Now we are sitting here in Puerto Montt, drinking beer, and try to remember all things that happened the last four weeks on the Carretera Austral. That road goes from Villa O’Higgins far in the south 1247km northwards, until Puerto Montt. It connects many very remote regions. Road construction was started in the seventies, and the last bit was only finished in 2001. The maintenance of the road needs millions of euros (billions of chilean pesos…). Most of the road is gravel, often as tiny as a forest path in the Odenwald. Sometimes, there are also freshly paved, very wide parts, were you fly along on tour bike. Besides the distance we also had to deal with more than 10000m of height. But their it is important to note: What goes up, goes down eventually.
In contrast to most stories and previsions from others that rode the road before, we had mostly beautiful weather and nearly no rain. Sometimes we reached valleys where it drizzled, and some nights we heard the rain on our tent. Typically, it was over in the morning and we cycled in sunshine. The wind also changed. It not only came from the west, but mostly from north (where we had to go…). But it was much weaker than in Patagonia, and we were used to it, too. It was always funny to meet “Hobby Cyclists”* on their single head wind day and hear them curse the wind. While it was relatively cool in the south, temperatures climbed the more we got north. We could leave the sleeping bags open some nights, and actually had to use sun screen during the day.
Wet air in the morning
Planning was very easy, as we could basically sleep everywhere next to the road. Often we found nice spots that were even hidden from the road. Fresh, drinkable water was to be found everywhere, either on the rock walls next to the road or in freezing cold mountain rivers. In general, views from sleeping spots were superb. Sometimes, there were even waiting houses or refugios with fire places and fire wood. Once in the 4 weeks we allowed us the luxury to sleep in side - and knocked the rightdoor. A very nice hostel with brand new mattresses and perfect sanitary installations
Sleeping next to a river
The landscape near the road is a good explanation why building the road took so long. Everywhere were mountains, except for places where rivers or glaciers made room for valleys. Often, these valleys were filled with lakes or fjords, which did not make the construction easier. But very nice to look at. We also enjoyed four relatively long ferry crossings at places were road construction would have been way to complicated. Thanks to the (before we came) heavy rain fall, there was massive vegetation. A lot of the time we cycled through rain forest (“temperate rain forest”). Or we had at least on one side a massive rock wall, which showed traces of explosive works to build the road.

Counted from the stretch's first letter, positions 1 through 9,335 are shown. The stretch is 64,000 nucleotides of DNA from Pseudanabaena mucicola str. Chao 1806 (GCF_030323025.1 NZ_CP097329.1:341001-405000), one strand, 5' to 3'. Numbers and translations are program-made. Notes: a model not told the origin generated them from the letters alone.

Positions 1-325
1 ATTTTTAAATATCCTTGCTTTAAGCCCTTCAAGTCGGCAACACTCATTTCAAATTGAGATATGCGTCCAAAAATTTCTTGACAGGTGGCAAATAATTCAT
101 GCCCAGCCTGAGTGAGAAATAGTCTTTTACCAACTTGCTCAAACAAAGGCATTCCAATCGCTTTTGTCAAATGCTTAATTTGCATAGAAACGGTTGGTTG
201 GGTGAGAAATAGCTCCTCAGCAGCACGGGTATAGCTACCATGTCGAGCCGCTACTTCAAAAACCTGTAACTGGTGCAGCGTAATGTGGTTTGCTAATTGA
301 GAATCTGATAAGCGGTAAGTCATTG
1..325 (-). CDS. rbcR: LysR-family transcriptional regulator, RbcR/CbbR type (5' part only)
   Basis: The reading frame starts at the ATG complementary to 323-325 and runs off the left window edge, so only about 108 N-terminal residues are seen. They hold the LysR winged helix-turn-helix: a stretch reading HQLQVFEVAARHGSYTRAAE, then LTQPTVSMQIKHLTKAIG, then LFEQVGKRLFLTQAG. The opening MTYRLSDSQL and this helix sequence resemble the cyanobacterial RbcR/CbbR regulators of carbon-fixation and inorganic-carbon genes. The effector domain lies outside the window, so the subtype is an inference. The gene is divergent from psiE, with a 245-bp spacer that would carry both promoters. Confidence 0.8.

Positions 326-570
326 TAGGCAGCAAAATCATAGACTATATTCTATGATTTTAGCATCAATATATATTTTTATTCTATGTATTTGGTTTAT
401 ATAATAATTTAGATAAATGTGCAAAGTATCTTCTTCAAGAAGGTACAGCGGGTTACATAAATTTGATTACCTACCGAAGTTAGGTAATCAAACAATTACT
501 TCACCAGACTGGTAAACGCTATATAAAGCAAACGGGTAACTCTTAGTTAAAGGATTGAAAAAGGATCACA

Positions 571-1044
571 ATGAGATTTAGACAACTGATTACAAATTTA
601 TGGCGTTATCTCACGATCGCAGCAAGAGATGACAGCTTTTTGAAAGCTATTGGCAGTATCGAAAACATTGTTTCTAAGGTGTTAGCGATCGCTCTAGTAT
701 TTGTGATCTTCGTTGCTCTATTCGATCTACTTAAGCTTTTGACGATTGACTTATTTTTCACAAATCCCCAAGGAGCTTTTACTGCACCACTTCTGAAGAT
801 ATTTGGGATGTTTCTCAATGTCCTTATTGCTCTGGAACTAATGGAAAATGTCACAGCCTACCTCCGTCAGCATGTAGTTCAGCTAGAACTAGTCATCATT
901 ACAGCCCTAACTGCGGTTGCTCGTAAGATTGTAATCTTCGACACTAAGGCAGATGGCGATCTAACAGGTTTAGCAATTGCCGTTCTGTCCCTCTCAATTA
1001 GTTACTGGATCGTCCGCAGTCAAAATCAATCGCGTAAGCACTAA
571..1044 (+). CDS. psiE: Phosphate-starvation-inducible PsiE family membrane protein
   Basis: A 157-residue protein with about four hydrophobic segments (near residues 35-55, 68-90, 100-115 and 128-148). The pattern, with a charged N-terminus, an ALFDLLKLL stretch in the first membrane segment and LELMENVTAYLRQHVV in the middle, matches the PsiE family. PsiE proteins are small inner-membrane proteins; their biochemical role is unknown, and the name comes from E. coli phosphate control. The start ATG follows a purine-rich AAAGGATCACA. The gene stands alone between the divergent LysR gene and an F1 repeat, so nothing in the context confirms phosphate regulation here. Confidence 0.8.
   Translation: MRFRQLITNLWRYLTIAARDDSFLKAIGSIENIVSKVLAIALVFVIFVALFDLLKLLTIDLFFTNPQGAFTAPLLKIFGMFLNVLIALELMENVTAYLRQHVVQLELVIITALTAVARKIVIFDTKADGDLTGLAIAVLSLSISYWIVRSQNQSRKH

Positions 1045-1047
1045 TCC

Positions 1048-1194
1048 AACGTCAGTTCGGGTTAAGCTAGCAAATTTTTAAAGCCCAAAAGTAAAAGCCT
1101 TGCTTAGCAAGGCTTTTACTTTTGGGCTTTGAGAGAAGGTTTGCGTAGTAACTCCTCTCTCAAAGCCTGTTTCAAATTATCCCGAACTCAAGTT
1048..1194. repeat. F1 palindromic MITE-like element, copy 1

One of the many lakes
Besides nice landscape everyday, sometimes there were even more special things. This includes a variety of national parks, and also sights like the “Cuevas de Marmol”. The washed out rocks and coast areas at the Lago General Carrera were especially beautiful in the morning sunshine. Inside the national park Queulat we wandered through an enchanted forest, and saw a hanging glacier. In Pumalin Park, we saw impressive waterfalls and our first visible vulcano. Although worth mentioning is Caleta Tortel, an village in a bay that has no roads but only boardwalks and houses on stilts.
Cuevas de Marmol 1
Cuevas de Marmol 2
“Enchanted Forest”, with bewitched biologist
Caleta Tortel, at least parts of it
Another specialty stand at the road side, alive - a Huemul. A long time before that, we saw warning signs asking cars to drive slowly, avoiding killing this endangered species. There were even since to remember killed Huemuls. Until we saw it alive, Moritz claimed all the time that the Huemul would be a Marketing-Gag of the Chilean road authorities.
It is real - the Huemul
After more than 1300km we arrived with many dirty clothes, few left over food and a small bit of cycle tiredness in Puerto Montt. There, we relaxed the last couple of days, slept long, unpacked the bags and overhauled the Blog. From tomorrow on, we will try a different way of traveling. We rent a Pick-Up for five days and will cruise around the lake region, before we go back to the bike.
One of our favorite road signs - let’s hope it continues like that
* Hobby cyclists: Travel mostly for less than a month, limit there cycling to a single road/region, and have much less need to carry replacement parts in their luggage.